Constants and input: A function in $x$ with input $y$ returns $x$ (the problem instance; we use symbol $x$ both for the problem instance and for the set of functions returning it). As a complexity class, $F$ is identified with $F(x)$.

An extension for nondeterminism
min: A function in $\min_{h(n)} F$ with input $y$ returns $\min(f(y,i): i < h(n))$ for some $f∈F$ ($i$ is a natural number).
search: A multivalued function in $\mathrm{search}_{h(n)}(F)$ with input $y$ returns some nonzero $f(y,i)$ (or 0 if there is no such $i < h(n)$) for some $f∈F$. A multivalued function solves a problem iff all of its possible values are valid; the above definitions work for multivalued functions.
decision (batch): A function in $\mathrm{union}_{h(n)} F$ with input $y$ returns the bitwise 'or' of $(f(y,i): i < h(n))$ for some $f∈F$.

Provable relations (for appropriate parameters)

  • All operations are monotonic in all arguments, where monotonicity and equivalence ('≤' and '=' below) are under $\mathrm{TimeSpace}(\mathrm{polylog},\log)$ reducibility for output bits.
  • Addition is commutative and associative and agrees with multiplication; multiplication is associative (and distributive over addition); composition is associative; power agrees with composition.
  • $FF = F+F = F$ (assuming $F$ is built up using TimeSpace,+,⋅,composition,power,$x$)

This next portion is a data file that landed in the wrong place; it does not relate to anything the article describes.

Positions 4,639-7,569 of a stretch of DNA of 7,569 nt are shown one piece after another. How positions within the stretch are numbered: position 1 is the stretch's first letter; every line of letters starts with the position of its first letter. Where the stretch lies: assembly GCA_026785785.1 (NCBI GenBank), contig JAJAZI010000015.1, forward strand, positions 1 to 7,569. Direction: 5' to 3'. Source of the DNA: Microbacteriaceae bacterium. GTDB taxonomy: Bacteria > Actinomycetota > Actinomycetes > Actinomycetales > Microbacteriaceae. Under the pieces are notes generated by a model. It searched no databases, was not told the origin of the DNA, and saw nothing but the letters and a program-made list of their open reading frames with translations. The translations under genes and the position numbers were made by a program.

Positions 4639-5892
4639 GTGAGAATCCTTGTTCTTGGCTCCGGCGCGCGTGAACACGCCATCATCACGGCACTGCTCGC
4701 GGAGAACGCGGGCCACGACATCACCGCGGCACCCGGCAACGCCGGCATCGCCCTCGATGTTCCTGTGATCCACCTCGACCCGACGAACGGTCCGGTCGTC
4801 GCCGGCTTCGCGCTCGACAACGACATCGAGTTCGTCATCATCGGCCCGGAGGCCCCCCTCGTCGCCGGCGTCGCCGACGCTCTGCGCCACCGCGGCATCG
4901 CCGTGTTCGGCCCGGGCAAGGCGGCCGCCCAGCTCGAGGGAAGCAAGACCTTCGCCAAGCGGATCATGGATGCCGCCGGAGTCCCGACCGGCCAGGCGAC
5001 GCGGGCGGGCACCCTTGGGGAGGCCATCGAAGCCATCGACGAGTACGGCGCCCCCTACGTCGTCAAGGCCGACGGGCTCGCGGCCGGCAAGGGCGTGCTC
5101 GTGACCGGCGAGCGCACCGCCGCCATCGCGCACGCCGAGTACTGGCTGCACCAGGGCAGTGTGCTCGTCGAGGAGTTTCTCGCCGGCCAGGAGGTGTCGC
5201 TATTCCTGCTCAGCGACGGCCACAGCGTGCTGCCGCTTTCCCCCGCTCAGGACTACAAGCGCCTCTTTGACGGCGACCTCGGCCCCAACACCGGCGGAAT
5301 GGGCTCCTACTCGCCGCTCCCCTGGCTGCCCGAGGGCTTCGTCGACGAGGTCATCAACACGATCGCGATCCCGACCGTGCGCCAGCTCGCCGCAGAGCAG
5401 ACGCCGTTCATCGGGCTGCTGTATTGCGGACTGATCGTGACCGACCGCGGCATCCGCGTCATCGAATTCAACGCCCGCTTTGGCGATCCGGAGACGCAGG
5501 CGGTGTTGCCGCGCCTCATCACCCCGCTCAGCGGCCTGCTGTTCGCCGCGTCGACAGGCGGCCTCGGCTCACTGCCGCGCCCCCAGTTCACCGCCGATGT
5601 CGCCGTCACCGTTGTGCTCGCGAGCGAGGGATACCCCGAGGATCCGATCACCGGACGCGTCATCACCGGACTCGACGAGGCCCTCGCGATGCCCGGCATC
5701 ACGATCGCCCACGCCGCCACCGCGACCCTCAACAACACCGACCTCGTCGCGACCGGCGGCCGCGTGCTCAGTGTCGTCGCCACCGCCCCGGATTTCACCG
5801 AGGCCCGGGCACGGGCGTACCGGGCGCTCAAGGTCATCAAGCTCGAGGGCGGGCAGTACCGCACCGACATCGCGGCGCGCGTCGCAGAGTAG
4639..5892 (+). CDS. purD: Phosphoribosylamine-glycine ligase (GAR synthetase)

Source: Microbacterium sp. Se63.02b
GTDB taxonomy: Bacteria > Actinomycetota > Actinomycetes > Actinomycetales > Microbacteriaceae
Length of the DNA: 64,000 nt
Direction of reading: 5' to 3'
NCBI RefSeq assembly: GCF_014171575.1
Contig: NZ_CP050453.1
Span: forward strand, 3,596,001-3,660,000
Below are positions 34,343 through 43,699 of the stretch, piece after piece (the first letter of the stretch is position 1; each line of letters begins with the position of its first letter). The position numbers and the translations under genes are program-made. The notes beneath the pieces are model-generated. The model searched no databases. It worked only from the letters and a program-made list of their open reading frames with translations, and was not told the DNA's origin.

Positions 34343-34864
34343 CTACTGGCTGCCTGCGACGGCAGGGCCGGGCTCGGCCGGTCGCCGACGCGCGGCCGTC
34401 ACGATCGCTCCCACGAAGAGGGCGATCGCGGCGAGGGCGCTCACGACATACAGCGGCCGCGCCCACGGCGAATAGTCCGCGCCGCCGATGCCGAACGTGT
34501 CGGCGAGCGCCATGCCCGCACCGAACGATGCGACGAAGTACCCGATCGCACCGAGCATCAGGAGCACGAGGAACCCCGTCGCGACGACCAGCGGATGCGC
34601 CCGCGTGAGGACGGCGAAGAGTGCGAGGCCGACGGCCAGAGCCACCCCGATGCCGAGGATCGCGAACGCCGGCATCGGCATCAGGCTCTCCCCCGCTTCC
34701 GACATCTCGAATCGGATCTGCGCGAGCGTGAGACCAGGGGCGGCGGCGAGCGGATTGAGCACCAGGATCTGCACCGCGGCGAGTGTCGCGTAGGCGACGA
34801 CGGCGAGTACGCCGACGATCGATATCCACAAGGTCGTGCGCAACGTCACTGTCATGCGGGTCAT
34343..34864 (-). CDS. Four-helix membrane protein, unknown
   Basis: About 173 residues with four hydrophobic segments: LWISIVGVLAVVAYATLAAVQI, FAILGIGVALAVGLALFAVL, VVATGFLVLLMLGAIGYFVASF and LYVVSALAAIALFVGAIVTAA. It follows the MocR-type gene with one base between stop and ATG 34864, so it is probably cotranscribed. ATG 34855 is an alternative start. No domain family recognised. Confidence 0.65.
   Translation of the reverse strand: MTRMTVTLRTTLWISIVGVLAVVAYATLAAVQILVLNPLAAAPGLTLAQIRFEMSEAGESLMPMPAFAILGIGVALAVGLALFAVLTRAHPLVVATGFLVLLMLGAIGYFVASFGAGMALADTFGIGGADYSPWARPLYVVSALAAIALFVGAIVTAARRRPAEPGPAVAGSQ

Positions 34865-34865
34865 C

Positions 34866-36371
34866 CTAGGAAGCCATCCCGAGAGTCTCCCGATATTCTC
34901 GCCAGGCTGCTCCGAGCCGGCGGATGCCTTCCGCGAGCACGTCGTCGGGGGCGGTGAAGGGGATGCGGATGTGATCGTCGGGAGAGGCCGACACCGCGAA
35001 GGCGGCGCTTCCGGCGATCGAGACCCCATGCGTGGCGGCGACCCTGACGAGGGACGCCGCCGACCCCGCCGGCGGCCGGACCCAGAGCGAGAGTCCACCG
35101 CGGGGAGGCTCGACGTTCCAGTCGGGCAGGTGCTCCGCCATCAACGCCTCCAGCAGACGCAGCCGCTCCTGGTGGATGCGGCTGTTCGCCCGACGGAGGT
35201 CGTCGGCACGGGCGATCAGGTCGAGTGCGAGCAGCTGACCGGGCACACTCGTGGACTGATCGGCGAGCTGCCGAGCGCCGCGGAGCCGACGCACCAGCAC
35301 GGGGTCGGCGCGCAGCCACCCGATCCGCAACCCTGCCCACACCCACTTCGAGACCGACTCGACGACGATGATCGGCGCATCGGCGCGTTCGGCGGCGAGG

• $m⋅\mathrm{TimeSpace}(T,S,L) ≤ \mathrm{TimeSpace}(mT,\max(S,mL),mL)$
  • $\mathrm{TimeSpace}(T,S,L)^p ≤ \mathrm{TimeSpace}(pT,S,L)$, with equality if $L=S$ (and reverse inclusion if we somehow permitted $L>S$)
  • $y ≤ (m⋅\mathrm{TimeSpace}(T,S,L))(y)$ if $|y|≤mL$
  • $\small{\mathrm{TimeSpace}(T_1,S_1,L_1) (m⋅\mathrm{TimeSpace}(T_2,S_2,L_2)) ≤ \mathrm{TimeSpace}(T_1 T_2,S_1+S_2,L_1)}$

An interesting additional question would be to find the full set of true relations in (TimeSpace,+,⋅,composition,power,≤) where all numeric values are of the form $\tilde{O}(n^c)$ (positive rational constant $c$), assuming that the complexity classes are as incomparable as it appears possible.

$\endgroup$
  • 1
    $\begingroup$ Two loosely related works : Iteration on notation has been used by Clote, Takeuti and more recently Mazzanti to characterise complexity classes (e.g., this article), and with some colleagues, we investigated purely language theoretic equivalents of the block product (here). In both cases, the focus is on circuit classes, which can be seen as some PRAM model. Hope this helps! $\endgroup$ – Michaël Cadilhac Aug 29 '18 at 0:27
  • $\begingroup$ +1: I’ve often wondered about this, but never sat down to work out a plausible algebra. Are there any contexts where the correctness of the analysis of an algorithm is controversial? A rigorous notion of an algebra for complexity could be useful for resolving any such cases. Also, perhaps some of the tools of computability theory translate over, allowing us to prove analogies to theorems about Turing degrees for computational complexity. $\endgroup$ – Stella Biderman Sep 2 '18 at 13:47

Your Answer

By clicking "Post Your Answer", you acknowledge that you have read our updated terms of service, privacy policy and cookie policy, and that your continued use of the website is subject to these policies.

Browse other questions tagged or ask your own question.